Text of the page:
At its high point, the project employed about 300 men. They blew 250 tons of explosives in excavation. That's just less than one pound per cubic yard. It often took six men with six big crowbars to move the 2-ton boulders. Station gangs were paid by the cubic yard of material moved, which came out to around $1.15 per hour; good wages back then. In addition to strong muscles, they used "four 3-ton gas locomotives w/ 12 2-yard dump cars and 3,000 feet of 24-inch gauge track, six portable compressors, one Fordson tractor, two graders, and an assortment of trucks, teams, and wagons." The work season was 200 days per year at best and snow was removed from camps and road by hand each spring.
The Garden Wall, a shale rock face from which the Sun Road was carved, is a long steep slope eventually rising to sheer cliffs some 1000 vertical feet above the road-cut. The extreme nature of the surrounding environment often forced survey and construction crews to hang suspended from old hemp ropes. These men weren't skilled mountaineers. Many of them had probably never seen anything on the order of Glacier's wilderness. Being thrown into the high country for days on end (one former laborer recalled working 21 hours a day for more than a month) must have been a thrill, to say the least, and an absolute terror at first. Demands of the job kept the men focused though. Ernest Johnson earned 40 cents an hour working the rock crusher for A.R. Douglas: "Boy he really worked you too. He would follow you over to get a drink of water and made sure you came back quick." The men would stay in camp for two or three weeks at a time (with no shower). They paid a dollar a day for room and board and were kept pacified with a full stomach. Russell Munter: "If the food wasn't any good, they had a new cook in the morning. By God, we had good grub."
The good grub attracted more than just some sweaty workers coming off of a long shift. Local bears soon caught up with the daily feasts given in their backyard. Each cook handled the bears in his or her own way. Some hung their supplies high in the trees. Others put up nails in the doors and built a drawbridge to get inside. A few reportedly resorted to more 'explosive' tactics. Friendly cooks just fed them flapjacks in the morning, though Park Rangers eventually discouraged that practice. One cook up and ran away, never seen again around camp. Doris Huffine remembers, "She was alone there all day but one day the bears got to be too much. Her work table was up against the side of a tent, and she was making pies, when all of a sudden a great big black bear paw tore through the side of the tent to get at the pastry." Another camp cook, Dorothy Price, named all the bears around her tent. There was Jean and Brownie, Amos and Andy, and Nip and Tuck. Crafty clearing crews laid cross-cut saws near the trees where they kept their lunches to keep the bears at bay. Apparently, grizzlies kept to themselves most of the time. A few workers escaped the worries of camp life by venturing down to the Saturday night dances in Apgar.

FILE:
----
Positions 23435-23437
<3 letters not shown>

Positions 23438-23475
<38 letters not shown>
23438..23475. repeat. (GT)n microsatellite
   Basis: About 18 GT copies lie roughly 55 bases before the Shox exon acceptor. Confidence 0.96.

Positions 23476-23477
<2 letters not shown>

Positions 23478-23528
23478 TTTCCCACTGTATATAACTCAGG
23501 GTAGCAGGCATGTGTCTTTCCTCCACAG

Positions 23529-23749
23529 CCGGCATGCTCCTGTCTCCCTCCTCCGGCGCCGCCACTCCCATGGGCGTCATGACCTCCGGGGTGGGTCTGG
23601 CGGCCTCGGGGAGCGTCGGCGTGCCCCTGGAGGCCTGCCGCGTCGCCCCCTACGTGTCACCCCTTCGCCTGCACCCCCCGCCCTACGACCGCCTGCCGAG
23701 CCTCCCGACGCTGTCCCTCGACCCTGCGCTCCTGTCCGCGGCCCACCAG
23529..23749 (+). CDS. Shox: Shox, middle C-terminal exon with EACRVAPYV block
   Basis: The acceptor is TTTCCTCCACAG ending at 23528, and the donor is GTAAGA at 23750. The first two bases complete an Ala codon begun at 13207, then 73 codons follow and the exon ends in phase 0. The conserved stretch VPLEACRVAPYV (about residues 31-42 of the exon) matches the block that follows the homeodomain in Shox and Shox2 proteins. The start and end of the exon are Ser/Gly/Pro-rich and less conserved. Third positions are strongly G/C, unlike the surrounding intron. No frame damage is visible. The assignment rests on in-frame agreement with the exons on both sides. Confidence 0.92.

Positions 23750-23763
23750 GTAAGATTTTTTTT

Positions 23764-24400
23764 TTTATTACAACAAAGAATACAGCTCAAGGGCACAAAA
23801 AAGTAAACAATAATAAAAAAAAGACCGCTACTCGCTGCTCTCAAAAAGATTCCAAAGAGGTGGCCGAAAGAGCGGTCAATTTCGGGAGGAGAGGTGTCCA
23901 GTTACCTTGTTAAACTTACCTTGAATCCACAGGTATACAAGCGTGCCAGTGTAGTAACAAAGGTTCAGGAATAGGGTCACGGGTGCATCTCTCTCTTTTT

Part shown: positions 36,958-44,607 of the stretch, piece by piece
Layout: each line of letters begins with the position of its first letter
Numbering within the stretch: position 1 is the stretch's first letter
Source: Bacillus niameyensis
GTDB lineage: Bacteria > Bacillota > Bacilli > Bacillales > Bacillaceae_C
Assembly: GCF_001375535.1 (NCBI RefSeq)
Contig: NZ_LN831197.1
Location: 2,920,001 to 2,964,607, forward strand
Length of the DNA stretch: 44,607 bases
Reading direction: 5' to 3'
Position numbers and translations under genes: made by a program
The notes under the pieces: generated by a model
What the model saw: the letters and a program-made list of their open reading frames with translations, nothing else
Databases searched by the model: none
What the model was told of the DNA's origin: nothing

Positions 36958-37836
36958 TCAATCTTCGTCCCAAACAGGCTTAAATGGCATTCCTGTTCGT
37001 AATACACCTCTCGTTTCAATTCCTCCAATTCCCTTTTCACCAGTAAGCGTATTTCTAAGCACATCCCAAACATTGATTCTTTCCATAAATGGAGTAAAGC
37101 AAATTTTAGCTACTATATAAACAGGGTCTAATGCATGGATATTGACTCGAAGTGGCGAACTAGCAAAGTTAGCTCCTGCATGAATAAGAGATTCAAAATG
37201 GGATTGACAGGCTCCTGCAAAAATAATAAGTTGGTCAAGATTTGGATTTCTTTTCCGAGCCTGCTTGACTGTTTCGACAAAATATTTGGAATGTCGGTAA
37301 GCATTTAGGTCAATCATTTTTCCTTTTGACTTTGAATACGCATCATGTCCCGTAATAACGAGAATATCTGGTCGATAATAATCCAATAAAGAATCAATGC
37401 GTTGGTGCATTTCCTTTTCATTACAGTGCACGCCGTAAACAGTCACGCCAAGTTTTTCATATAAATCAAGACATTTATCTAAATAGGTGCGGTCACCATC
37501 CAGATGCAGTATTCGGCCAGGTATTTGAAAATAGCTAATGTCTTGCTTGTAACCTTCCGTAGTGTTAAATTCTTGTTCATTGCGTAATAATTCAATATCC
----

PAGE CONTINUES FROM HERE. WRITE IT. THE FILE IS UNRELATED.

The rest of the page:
But bears were only a minor concern. Gravity and dynamite posed more immediate threats. Workmen covered their hobnailed boots with heavy wool socks to prevent accidental sparks from igniting explosive powder. Joe Opalka witnessed a planned blast at one precarious corner: "Those old-time powder monkeys really knew what they were doing. I packed powder in there [Camp 4] for three weeks, and the powder monkey said they were going to blast the whole thing in one shot. He said when it went, the road would be right through. He hollered 'fire,' and that whole hillside gave a little thud, with the black powder, then the rock powder went off and the whole thing just moved into the canyon. It was quite a rumble, but not too much noise. You could have drove a truck through it when the blast was done. It was just like a finished road-bed." He added that, "They made a little mistake on that lower end of the tunnel. Somebody put too much powder in and they shot part of it off." Road crews were in constant danger from rockslides. Reverberations from air hammers could be heard for sixty miles and, during some phases of construction, at almost any time of day.
The western leg of the Transmountain Highway finally reached Logan Pass on October 20, 1928, just 20 days later than specified by the Williams & Douglas contract. The delay, however, was due to an expansion of the contract to improve some previously completed sections of road. Otherwise, the work had proceeded right on track, so to speak. The Sun Road claimed one life during those three seasons of construction. Charles Rudberg fell sixty feet after losing his grip on a rope about one mile above The Loop. And as tragic as even this single death is, I think it serves as testimony to the dedication of everyone involved that so many lives were preserved under such hazardous conditions. The new road, built to the highest of contemporary standards, was opened to car traffic on June 15, 1929. That year alone, Glacier saw a 46% increase in automobile visitation.